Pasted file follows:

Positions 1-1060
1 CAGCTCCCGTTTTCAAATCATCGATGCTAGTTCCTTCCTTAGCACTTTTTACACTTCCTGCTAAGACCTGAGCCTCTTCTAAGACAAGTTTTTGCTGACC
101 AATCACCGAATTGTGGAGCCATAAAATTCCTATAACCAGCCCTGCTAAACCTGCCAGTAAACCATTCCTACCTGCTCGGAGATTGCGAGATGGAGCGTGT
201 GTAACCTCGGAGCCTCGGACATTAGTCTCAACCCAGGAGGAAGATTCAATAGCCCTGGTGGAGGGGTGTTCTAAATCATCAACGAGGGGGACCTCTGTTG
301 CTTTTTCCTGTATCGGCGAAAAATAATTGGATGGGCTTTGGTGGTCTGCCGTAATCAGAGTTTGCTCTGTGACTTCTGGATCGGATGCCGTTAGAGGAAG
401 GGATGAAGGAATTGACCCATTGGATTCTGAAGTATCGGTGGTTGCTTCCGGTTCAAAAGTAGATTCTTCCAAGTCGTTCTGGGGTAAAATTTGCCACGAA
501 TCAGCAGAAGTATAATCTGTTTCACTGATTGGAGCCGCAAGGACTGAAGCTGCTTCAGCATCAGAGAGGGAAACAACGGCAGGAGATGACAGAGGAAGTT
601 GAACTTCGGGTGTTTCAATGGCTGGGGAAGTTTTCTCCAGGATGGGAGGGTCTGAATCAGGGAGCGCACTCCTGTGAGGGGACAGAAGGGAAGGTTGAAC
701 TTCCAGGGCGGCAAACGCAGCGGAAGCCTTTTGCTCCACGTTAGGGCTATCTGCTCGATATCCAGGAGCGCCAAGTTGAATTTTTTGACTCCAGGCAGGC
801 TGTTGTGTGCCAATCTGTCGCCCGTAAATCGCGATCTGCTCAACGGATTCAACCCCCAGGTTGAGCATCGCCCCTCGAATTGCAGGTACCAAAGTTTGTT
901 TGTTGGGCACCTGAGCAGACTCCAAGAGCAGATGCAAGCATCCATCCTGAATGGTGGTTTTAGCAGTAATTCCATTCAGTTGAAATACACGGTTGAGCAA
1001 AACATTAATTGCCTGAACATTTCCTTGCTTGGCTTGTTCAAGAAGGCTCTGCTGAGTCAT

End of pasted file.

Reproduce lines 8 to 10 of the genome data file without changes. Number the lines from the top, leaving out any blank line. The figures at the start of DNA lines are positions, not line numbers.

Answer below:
601 GAACTTCGGGTGTTTCAATGGCTGGGGAAGTTTTCTCCAGGATGGGAGGGTCTGAATCAGGGAGCGCACTCCTGTGAGGGGACAGAAGGGAAGGTTGAAC
701 TTCCAGGGCGGCAAACGCAGCGGAAGCCTTTTGCTCCACGTTAGGGCTATCTGCTCGATATCCAGGAGCGCCAAGTTGAATTTTTTGACTCCAGGCAGGC
801 TGTTGTGTGCCAATCTGTCGCCCGTAAATCGCGATCTGCTCAACGGATTCAACCCCCAGGTTGAGCATCGCCCCTCGAATTGCAGGTACCAAAGTTTGTT